Market orientation suggests that you should base your marketing on what the client wants. In basic terms, put yourself in the customer’s shoes.
There are plenty of studies that back this up, beginning roughly when the 1970s became the 1980s.
So if the British people are going through a cost-of-living crisis, then it would pay to have a slimmed-down coronation.
I know the media keep saying that yesterday’s coronation of HM the King was, and even Penny Mordaunt, MP dressed up as an ad for Poundland, but it’s just not backed up by the numbers.
I’ve read estimates from £100 million to £250 million. HM Queen Elizabeth II’s coronation cost, adjusted for inflation, roughly £50 million.
The UK might have still had rationing in 1953, but there was such a deference to the monarchy back then that the government of the day may well have decreed that the £1½ million (as it then was) was worth spending. I realize that there are more people now, and security has to be tighter and more comprehensive against new threats.
However, with the monarchy less popular today and people struggling through terrible inflation, you’d think that keeping a lid on things would make sense.
I get that there’s tradition involved and I am actually a huge fan of history. And when I studied the systems of law under Prof Sir Geoffrey Palmer, I saw the value in a constitutional monarchy.
But any historical or monarchist sentiment aside, from a strict marketing point-of-view, claiming one thing that people want to hear, then doing the opposite, isn’t adopting a market orientation.
I thought back to HM King Willem-Alexander of the Netherlands, who had an inauguration ceremony as the formal event in 2013. There is a crown and it’s nearby, but he didn’t have to wear it. And he got it all done, via the Dutch taxpayer, for €5 million.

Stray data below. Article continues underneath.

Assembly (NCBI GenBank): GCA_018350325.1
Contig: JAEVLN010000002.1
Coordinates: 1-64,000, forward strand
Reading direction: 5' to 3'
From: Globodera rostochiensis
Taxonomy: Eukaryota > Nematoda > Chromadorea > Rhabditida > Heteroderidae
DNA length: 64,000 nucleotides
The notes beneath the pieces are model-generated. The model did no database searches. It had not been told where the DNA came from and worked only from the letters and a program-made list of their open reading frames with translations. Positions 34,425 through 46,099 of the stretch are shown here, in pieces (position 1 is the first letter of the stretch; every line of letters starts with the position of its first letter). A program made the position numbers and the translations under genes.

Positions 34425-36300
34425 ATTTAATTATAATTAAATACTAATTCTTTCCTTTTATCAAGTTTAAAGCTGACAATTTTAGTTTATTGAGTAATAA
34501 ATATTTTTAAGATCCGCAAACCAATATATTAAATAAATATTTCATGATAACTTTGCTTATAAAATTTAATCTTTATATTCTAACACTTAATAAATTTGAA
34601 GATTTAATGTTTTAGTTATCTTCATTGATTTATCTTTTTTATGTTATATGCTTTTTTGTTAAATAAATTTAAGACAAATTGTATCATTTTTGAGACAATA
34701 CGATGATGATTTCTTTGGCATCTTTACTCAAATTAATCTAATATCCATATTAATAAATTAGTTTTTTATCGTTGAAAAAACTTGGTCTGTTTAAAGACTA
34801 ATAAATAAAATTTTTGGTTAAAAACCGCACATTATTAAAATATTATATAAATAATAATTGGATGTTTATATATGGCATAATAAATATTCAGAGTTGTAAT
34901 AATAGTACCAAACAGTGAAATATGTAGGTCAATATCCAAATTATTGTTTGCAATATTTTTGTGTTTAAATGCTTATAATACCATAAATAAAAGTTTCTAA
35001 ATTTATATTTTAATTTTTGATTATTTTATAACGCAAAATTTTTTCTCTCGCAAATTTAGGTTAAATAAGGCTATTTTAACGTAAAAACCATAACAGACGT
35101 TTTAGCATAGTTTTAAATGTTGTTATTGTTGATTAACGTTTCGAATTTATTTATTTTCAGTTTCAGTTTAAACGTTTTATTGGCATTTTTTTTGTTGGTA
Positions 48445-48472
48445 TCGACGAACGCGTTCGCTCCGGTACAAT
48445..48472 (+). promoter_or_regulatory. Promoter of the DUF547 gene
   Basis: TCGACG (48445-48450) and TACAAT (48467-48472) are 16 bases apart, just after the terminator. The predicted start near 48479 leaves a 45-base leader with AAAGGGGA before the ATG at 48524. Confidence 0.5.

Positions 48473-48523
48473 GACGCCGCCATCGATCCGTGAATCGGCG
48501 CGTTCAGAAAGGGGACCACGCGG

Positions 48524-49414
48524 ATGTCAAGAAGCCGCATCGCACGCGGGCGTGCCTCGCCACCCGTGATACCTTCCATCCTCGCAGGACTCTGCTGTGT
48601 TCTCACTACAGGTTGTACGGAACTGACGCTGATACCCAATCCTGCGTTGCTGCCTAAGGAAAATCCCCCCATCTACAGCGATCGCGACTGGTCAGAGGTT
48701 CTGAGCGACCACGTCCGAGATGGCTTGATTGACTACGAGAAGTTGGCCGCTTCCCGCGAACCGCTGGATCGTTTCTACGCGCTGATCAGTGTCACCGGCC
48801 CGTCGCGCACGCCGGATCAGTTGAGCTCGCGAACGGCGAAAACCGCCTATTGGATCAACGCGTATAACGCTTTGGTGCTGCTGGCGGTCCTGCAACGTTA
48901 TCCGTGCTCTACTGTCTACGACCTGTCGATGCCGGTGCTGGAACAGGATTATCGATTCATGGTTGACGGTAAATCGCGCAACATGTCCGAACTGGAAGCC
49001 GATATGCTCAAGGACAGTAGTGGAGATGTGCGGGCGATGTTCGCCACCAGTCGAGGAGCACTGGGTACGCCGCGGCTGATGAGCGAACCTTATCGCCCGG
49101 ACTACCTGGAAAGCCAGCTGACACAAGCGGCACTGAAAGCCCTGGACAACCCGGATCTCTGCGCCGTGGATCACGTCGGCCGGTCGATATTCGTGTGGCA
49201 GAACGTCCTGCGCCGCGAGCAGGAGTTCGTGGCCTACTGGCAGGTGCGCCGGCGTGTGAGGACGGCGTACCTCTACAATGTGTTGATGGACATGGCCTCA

A Dutch friend worked out that even broken down per capita, they got the better deal.
British royalists would argue, rightly, that the Dutch ceremony does not have the grandeur. That there are British traditions that must be upheld, and some date back to 1066.
But must they? When the people face such difficulty, could the service have been simplified? Or could some of it have come from royal finances? Because over on the Continent we’ve seen what a genuine, slimmed-down ceremony looks like. And HM the King is no stranger to this, opting for a very casual affair for his second marriage. He looked happier that day in 2005 than he did yesterday.
I’m sure the last thing the royal family wants is for the whole thing to go belly-up. Their relatives in Russia had been through it. And in other republics.
Being perceived as out of touch places the monarchy in jeopardy, and spending up large is out of touch—never mind the coronation show with Lionel Richie and Katy Perry that’s probably going to be rather good.
What the British people want is to know their king is on their side, such as when HM George VI and HM Queen Elizabeth stayed in London during World War II. I think many would have forgiven them if they headed to the US. But they stayed with their subjects and Princess Elizabeth served. They were there for the dark times and no wonder there was so much affection for them.
The formula actually isn’t very difficult, so it is surprising all the wrong notes are being hit.
We watched a British documentary on Friday night where a bunch of toffs were rubbishing Diana, Princess of Wales’s memory. It all rang hollow, part of a PR hit-job. And if the current Prince of Wales stands for it, then I am bitterly disappointed. It’s his beloved mother they’re trashing.
Meanwhile, there’s Prince Harry taking on the Murdoch Press and its ilk, literally trying to save British democracy, facing the ire of the establishment. Some might dislike him, but he’s still in touch with the real world, and trying to do the good fight from without. As a member of “the market”, I’m finding accord with his mission.
And it’s not costing the British taxpayer a penny.